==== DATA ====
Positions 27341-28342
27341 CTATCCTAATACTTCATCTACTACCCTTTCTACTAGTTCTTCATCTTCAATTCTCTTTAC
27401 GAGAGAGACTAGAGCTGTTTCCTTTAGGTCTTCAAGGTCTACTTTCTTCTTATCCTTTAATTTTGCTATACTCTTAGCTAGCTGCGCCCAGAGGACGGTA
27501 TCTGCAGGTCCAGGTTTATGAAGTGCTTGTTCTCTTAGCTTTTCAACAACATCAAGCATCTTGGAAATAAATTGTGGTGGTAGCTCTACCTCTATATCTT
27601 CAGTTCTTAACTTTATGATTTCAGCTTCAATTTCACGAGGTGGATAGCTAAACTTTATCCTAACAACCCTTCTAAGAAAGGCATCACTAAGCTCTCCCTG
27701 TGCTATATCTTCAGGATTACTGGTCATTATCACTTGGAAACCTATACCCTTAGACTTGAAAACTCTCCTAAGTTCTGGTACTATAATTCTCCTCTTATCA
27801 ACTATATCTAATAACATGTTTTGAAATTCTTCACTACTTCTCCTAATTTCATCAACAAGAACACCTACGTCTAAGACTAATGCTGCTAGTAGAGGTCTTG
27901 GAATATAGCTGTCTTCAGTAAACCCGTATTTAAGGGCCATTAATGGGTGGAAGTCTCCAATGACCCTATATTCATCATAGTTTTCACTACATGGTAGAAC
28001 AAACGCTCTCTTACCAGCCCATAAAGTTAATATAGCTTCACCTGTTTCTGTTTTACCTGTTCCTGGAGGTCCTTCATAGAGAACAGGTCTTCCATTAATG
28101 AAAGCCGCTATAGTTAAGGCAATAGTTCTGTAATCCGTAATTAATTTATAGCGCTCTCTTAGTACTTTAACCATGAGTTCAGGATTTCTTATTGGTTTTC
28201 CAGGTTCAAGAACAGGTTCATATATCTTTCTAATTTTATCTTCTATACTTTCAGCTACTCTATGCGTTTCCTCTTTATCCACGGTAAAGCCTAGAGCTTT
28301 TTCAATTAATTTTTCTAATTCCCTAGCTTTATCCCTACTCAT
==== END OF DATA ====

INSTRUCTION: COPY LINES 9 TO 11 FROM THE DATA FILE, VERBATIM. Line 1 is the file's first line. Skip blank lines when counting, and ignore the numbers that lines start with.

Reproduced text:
28001 AAACGCTCTCTTACCAGCCCATAAAGTTAATATAGCTTCACCTGTTTCTGTTTTACCTGTTCCTGGAGGTCCTTCATAGAGAACAGGTCTTCCATTAATG
28101 AAAGCCGCTATAGTTAAGGCAATAGTTCTGTAATCCGTAATTAATTTATAGCGCTCTCTTAGTACTTTAACCATGAGTTCAGGATTTCTTATTGGTTTTC
28201 CAGGTTCAAGAACAGGTTCATATATCTTTCTAATTTTATCTTCTATACTTTCAGCTACTCTATGCGTTTCCTCTTTATCCACGGTAAAGCCTAGAGCTTT